Over the course of two days, those winding roads brought us down to the coast, and after a quick ferry ride across the Gulf of Nicoya, we reached the small surf town of Santa Teresa. Once a tiny fishing village, Santa Teresa is now dotted with fine restaurants, boutique retail stores and surf shops, along with our destination for the next two nights, The House of Somos — an outpost where riders, surfers and wanderers find refuge. Concrete and wood intertwine seamlessly with tropical plants throughout the contemporary structure, and within the bespoke rooms and bungalows, weary travelers can find rest. Downstairs, the Somos Café will provide nourishment from executive chefs who use only local produce, fresh meats and line-caught fish. 

It was a hidden paradise where the next 48 hours would dissolve into a swirl of laughter and delight. White-sand beaches where the sun always shines, and the waves are always peeling. Tacos and cerveza. Warm sun and a cool breeze. Slow days and wild nights. Pura vida, as they say. But good things can’t last forever, and comfort is not what we came for. The jungle of terror was calling.

After a few morning wheelies down the beach and a quick goodbye to our friends in Santa Teresa, we found a narrow road leading to the dense trees. Into the dark realm, where more sinister things were lying in wait. Fangs and venom. Teeth and claws. Lurching, slithering, creeping and crawling. A place where everything wants to kill you. Like the aggressive fer-de-lance pit viper, one of the many extremely venomous snakes. Or the Brazilian wandering spider, considered to be the most toxic spider in the world and powerful enough to kill a human with a single bite. Giant centipedes and bullet ants. Scorpions and poison frogs. Panthers and jaguars. Crocodiles. The list goes on.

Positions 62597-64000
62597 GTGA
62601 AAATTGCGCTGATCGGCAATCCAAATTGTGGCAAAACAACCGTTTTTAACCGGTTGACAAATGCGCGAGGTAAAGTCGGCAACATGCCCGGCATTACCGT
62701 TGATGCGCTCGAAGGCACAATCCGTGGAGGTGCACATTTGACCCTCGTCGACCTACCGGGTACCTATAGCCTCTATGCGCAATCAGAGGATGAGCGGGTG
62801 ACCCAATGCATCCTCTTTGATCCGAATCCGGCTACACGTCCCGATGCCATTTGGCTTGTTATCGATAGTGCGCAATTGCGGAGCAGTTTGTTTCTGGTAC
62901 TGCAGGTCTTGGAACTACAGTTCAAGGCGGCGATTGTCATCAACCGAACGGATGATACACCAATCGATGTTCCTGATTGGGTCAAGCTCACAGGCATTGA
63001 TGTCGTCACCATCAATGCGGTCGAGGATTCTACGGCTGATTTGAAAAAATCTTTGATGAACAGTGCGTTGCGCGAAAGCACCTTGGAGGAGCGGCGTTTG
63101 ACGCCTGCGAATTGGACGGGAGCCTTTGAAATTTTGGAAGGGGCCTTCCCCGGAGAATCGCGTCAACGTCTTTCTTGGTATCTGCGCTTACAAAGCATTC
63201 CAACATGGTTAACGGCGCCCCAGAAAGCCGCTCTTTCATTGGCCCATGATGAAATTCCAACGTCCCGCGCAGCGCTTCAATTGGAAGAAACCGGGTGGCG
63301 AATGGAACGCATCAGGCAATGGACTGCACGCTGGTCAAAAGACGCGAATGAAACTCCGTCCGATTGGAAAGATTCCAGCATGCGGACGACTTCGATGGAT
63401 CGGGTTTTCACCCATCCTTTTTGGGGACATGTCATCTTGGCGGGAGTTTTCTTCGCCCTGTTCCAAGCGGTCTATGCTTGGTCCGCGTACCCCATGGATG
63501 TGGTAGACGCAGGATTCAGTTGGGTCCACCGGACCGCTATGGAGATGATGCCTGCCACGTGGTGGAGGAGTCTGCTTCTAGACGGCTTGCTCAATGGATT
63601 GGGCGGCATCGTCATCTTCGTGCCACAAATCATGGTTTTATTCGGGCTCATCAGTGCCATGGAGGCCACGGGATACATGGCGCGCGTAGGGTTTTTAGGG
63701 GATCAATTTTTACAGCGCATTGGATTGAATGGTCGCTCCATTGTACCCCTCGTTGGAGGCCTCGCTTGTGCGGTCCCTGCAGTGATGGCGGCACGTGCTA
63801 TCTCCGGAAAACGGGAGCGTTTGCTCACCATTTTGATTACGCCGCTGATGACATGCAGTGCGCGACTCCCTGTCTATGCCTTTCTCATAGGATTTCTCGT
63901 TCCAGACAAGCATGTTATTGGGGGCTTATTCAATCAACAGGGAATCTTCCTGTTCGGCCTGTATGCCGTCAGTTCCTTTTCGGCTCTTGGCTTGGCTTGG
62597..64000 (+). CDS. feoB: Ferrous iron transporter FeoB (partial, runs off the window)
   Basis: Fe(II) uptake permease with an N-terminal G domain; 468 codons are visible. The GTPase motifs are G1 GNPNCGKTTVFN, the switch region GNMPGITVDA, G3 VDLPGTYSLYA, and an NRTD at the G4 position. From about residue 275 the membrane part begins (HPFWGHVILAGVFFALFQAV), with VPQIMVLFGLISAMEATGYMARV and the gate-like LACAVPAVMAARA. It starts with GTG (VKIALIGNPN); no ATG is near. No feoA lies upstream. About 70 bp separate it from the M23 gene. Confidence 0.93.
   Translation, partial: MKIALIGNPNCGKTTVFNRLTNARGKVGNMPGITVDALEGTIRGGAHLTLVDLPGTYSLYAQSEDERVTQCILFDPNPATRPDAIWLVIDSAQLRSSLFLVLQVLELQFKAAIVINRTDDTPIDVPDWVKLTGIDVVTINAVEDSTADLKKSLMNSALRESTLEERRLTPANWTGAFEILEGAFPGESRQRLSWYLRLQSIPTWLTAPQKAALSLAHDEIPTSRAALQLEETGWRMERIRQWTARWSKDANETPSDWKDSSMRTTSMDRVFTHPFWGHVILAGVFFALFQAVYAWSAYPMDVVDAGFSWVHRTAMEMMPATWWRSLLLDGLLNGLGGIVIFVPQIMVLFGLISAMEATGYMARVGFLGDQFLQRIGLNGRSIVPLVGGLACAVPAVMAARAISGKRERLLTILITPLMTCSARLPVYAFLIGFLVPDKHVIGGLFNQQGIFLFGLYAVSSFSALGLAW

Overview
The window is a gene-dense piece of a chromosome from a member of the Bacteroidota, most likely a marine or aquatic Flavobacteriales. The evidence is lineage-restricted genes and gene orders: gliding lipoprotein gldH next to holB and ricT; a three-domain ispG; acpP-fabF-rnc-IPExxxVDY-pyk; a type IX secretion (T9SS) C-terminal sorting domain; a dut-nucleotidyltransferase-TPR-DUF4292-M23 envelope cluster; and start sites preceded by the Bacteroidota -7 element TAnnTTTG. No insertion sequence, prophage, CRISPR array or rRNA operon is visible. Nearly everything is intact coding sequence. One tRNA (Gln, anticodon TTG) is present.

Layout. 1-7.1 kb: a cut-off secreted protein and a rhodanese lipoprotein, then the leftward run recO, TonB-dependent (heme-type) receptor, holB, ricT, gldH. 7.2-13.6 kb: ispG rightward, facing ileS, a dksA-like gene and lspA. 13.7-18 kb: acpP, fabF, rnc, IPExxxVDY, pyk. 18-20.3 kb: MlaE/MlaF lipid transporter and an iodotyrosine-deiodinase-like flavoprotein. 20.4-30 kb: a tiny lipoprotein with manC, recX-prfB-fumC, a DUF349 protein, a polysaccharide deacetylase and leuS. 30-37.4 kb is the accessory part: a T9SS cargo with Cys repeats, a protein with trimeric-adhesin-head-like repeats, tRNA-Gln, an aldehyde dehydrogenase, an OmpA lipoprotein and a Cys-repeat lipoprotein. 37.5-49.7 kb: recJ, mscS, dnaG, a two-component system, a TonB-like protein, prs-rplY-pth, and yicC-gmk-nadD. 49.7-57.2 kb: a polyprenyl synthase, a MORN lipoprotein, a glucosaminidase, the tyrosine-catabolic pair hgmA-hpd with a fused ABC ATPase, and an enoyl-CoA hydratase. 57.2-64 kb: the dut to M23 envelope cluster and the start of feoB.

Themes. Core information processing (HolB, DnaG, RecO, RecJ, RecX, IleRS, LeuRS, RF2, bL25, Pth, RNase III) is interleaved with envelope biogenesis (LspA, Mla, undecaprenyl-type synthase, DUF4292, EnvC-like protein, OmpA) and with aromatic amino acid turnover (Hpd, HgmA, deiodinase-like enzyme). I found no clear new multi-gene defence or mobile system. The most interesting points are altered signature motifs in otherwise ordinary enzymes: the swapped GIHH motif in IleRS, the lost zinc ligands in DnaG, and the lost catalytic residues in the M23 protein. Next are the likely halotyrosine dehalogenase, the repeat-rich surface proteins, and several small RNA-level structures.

The farther you go, the rougher the road gets. The rivers get wider, the mud gets deeper, and the rocky hills get steeper. But good things never come easy, and if you can make it through hell, you just might find heaven. Keep pushing through the tangled vines and ghostly canyons, and eventually you’ll rise above the trees and enter the holy land. 

The sun sparkled off tiny droplets on my wet goggles, and the horrors of the jungle faded away in the rearview. We wandered higher, through the peaceful rolling hills where vibrant green grasslands peppered with black volcanic rock sleep in the shadow of majestic giants. Ancient volcanoes that rise into the clouds like fire-breathing gods. Timeless and eternal. The creators of the land, dancing with the rain, the giver of life. Some things are just too much for words, so all we could do was keep riding and rejoice in the rapture of the land.

The hours turned to days, and the precious time slipped through our fingers in an instant. We were all feeling exhausted by the end of the trip, but the final stretch of was easygoing. We enjoyed a hundred miles of endless twisting tarmac back down into San José. And as we crested one final hill and saw the city down in the valley, I thought about all the distance we had covered and all that we had witnessed along the way. The sun and the rain. The beaches and jungles. Costa Rica is a magical place, and if there’s one thing the stood out to me during our tropical moto safari, it was the innate connection we share with the animal world. The birds and the butterflies. The spiders and snakes. 

We’re all just trying to survive, and to thrive. And for us, that meant finding ourselves on the seat of a motorcycle in a strange land, far from home. Loving this world in all its beauty and terror. And rubbing shoulders with death, because that’s where we feel most alive.  

Back to the Journal